Duckworth, Durbin Join Colleagues to Introduce Assault Weapons Ban
[WASHINGTON D.C.] — U.S. Senator Tammy Duckworth (D-IL) and U.S. Senate Majority Whip Dick Durbin (D-IL), Chair of the Senate Judiciary Committee joined Senator Dianne Feinstein (D-CA.) and a group of Senate colleagues to introduce the Assault Weapons Ban of 2021. This bill would ban the further sale, transfer, manufacture, and importation of military-style assault weapons and high-capacity ammunition magazines for civilian use.
“We cannot continue to stand by while our siblings, parents and children get mowed down in their churches, at their schools and when they are just going about their daily lives,” Duckworth said. “I don’t want my daughters to have to grow up in a country that won’t protect them from firearm violence – and I refuse to accept that there’s nothing we can do, especially at a time when we know that domestic terrorism is on the rise. People are dying and Congress has not only the power, but also the duty to act by passing common-sense solutions like this one. We owe it to the countless and growing number of firearm violence victims to take action, not just deliver thoughts and prayers.”
“Military-style assault weapons are designed for one thing: firing a large number of bullets in a short amount of time. They have been used repeatedly in acts of mass violence in American schools, theaters, concerts, and neighborhoods. Civilians do not need a military-style assault weapon to engage in hunting, sport shooting, or self-defense activities, and the risk of mass violence from these weapons is too great,” Durbin said. “We must put our communities’ safety above the gun lobby’s agenda and limit the further civilian sale of military-style assault weapons.”
- Bans the sale, manufacture, transfer and importation of 205 military-style assault weapons by name. Owners may keep existing weapons.
- Bans any assault weapon with the capacity to utilize a magazine that is not a fixed ammunition magazine and has one or more military characteristics including a pistol grip, a forward grip, a barrel shroud, a threaded barrel or a folding or telescoping stock. Owners may keep existing weapons.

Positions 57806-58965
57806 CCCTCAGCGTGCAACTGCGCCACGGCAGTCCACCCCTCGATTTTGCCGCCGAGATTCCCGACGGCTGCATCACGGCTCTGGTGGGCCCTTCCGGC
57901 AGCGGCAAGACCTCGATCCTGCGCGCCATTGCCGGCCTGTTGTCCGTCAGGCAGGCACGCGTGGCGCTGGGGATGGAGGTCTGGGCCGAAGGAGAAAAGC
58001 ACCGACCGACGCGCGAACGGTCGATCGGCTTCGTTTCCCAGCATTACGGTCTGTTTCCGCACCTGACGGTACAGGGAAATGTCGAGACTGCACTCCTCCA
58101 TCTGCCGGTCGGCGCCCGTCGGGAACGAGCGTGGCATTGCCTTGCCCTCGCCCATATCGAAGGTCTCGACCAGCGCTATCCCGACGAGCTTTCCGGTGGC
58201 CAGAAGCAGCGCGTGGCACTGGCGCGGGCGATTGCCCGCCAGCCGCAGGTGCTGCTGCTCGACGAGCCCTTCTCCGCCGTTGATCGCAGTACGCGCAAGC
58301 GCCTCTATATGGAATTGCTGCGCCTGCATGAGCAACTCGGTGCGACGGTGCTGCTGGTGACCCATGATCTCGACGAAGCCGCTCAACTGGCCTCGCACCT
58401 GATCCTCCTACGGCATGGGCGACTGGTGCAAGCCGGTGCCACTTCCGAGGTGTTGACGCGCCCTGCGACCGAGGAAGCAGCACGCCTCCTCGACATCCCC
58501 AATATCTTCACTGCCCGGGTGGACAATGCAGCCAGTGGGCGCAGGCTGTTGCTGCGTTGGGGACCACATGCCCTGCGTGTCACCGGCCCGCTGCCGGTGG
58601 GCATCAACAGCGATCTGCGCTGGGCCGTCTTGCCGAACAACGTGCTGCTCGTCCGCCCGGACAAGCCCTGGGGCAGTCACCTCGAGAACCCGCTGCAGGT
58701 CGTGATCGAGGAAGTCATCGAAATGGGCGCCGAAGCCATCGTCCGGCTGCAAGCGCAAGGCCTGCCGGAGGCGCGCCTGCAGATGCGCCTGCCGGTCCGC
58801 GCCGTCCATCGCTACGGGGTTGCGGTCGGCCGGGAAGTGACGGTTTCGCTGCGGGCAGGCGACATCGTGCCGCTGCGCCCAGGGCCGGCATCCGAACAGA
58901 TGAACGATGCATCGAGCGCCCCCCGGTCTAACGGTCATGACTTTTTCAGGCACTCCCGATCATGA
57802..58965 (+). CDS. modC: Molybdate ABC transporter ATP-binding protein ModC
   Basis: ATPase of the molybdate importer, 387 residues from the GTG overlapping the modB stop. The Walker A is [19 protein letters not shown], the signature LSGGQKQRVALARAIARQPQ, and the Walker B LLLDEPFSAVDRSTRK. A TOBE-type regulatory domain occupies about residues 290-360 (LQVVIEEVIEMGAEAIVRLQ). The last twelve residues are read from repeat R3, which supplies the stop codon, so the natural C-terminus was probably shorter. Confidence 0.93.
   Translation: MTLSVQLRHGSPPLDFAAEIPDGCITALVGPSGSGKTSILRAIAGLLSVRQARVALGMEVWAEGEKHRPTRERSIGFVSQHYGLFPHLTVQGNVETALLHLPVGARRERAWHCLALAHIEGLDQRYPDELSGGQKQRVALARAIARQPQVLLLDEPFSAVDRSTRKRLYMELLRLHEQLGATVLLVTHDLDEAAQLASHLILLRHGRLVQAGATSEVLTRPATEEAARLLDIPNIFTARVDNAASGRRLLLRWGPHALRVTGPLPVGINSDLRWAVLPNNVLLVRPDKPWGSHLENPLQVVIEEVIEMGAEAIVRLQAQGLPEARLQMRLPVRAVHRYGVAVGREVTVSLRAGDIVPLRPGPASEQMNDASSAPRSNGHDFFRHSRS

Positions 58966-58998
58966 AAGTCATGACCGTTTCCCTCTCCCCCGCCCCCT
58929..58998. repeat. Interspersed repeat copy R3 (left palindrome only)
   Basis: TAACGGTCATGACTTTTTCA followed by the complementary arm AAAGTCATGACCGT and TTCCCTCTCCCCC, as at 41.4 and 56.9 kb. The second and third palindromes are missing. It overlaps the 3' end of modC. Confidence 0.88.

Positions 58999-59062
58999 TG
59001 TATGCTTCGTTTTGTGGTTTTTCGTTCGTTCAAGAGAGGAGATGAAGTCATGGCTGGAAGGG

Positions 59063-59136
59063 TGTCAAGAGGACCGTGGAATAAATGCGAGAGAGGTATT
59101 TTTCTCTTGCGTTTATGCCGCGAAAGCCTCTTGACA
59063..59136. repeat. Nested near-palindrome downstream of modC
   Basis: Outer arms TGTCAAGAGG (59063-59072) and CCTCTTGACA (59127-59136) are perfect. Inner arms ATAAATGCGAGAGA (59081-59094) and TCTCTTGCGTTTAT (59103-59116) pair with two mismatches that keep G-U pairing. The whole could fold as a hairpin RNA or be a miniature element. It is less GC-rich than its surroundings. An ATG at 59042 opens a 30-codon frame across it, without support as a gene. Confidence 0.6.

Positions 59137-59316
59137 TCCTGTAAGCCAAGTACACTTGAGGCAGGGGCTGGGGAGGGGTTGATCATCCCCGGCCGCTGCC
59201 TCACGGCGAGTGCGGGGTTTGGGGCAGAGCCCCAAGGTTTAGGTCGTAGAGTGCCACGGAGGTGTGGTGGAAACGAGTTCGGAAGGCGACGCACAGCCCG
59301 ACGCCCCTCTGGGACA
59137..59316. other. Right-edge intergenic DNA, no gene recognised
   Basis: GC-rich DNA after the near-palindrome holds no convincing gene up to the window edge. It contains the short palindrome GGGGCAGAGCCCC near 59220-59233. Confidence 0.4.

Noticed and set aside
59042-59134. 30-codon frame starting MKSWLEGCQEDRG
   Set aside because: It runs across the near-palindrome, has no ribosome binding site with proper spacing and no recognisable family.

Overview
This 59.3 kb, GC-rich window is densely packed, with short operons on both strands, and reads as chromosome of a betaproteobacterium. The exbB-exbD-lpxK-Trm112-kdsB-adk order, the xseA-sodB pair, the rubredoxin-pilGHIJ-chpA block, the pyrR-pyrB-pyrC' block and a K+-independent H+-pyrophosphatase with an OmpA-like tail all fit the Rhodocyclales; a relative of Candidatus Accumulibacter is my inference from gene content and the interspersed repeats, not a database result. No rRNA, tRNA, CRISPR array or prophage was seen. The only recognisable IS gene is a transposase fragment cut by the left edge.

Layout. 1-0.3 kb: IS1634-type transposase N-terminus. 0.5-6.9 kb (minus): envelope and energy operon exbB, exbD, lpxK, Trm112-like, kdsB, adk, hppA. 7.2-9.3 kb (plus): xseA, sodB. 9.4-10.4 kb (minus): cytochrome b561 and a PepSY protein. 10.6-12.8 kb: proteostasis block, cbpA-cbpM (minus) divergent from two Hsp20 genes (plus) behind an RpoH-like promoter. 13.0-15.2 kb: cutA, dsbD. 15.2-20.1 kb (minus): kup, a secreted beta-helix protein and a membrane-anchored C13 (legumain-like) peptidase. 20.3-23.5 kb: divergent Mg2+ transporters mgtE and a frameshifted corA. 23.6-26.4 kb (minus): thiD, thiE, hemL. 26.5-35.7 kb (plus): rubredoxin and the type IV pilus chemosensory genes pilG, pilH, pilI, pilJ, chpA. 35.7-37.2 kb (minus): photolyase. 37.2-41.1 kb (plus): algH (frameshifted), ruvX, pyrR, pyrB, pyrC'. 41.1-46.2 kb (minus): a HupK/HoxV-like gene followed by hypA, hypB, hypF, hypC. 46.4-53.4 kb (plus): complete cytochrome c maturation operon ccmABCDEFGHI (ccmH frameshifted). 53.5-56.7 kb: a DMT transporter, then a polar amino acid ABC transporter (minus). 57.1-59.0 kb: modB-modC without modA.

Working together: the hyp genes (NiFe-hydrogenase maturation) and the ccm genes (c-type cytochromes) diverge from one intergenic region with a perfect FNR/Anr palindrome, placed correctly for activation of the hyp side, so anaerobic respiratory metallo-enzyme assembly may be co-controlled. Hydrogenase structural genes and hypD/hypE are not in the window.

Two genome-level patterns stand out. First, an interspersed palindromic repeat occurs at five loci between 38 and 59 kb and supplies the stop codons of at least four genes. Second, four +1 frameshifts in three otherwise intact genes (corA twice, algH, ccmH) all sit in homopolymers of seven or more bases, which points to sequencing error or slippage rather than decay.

- Bans magazines and other ammunition feeding devices that hold more than 10 rounds of ammunition, which allow shooters to quickly fire many rounds without needing to reload. Owners may keep existing magazines.
- Requires a background check on any future sale, trade or gifting of an assault weapon covered by the bill.
- Requires that grandfathered assault weapons are stored using a secure gun storage or safety device like a trigger lock.
- Prohibits the transfer of high-capacity ammunition magazines.
- Bans bump-fire stocks and other devices that allow semi-automatic weapons to fire at fully automatic rates.
Exemptions to bill:
- The bill exempts by name more than 2,200 guns for hunting, household defense or recreational purposes.
- The bill includes a grandfather clause that exempts all weapons lawfully possessed at the date of enactment.
In addition to Duckworth, Durbin, and Feinstein, the bill is cosponsored by Senators Chris Murphy (D-CT), Richard Blumenthal (D-CT), Charles E. Schumer (D-NY), Edward J. Markey (D-MA), Brian Schatz (D-HI), Bob Menendez (D-NJ), Tom Carper (D-DE), Sherrod Brown (D-OH), Maggie Hassan (D-NH), Jeff Merkley (D-OR), Sheldon Whitehouse (D-RI), Bernie Sanders (I-VT), Elizabeth Warren (D-MA), Bob Casey (D-PA), Tim Kaine (D-VA), Jack Reed (D-RI), Mark R. Warner (D-VA), Mazie K. Hirono (D-HI), Ron Wyden (D-OR), Ben Cardin (D-MD), Chris Coons (D-DE), Tina Smith (D-MN), Cory Booker (D-NJ), Chris Van Hollen (D-MD), Jacky Rosen (D-NV), Amy Klobuchar (D-MN), Ben Ray Luján (D-NM), Alex Padilla (D-CA), Patty Murray (D-WA), Kirsten Gillibrand (D-NY), Jeanne Shaheen (D-NH) and Debbie Stabenow (D-MI).
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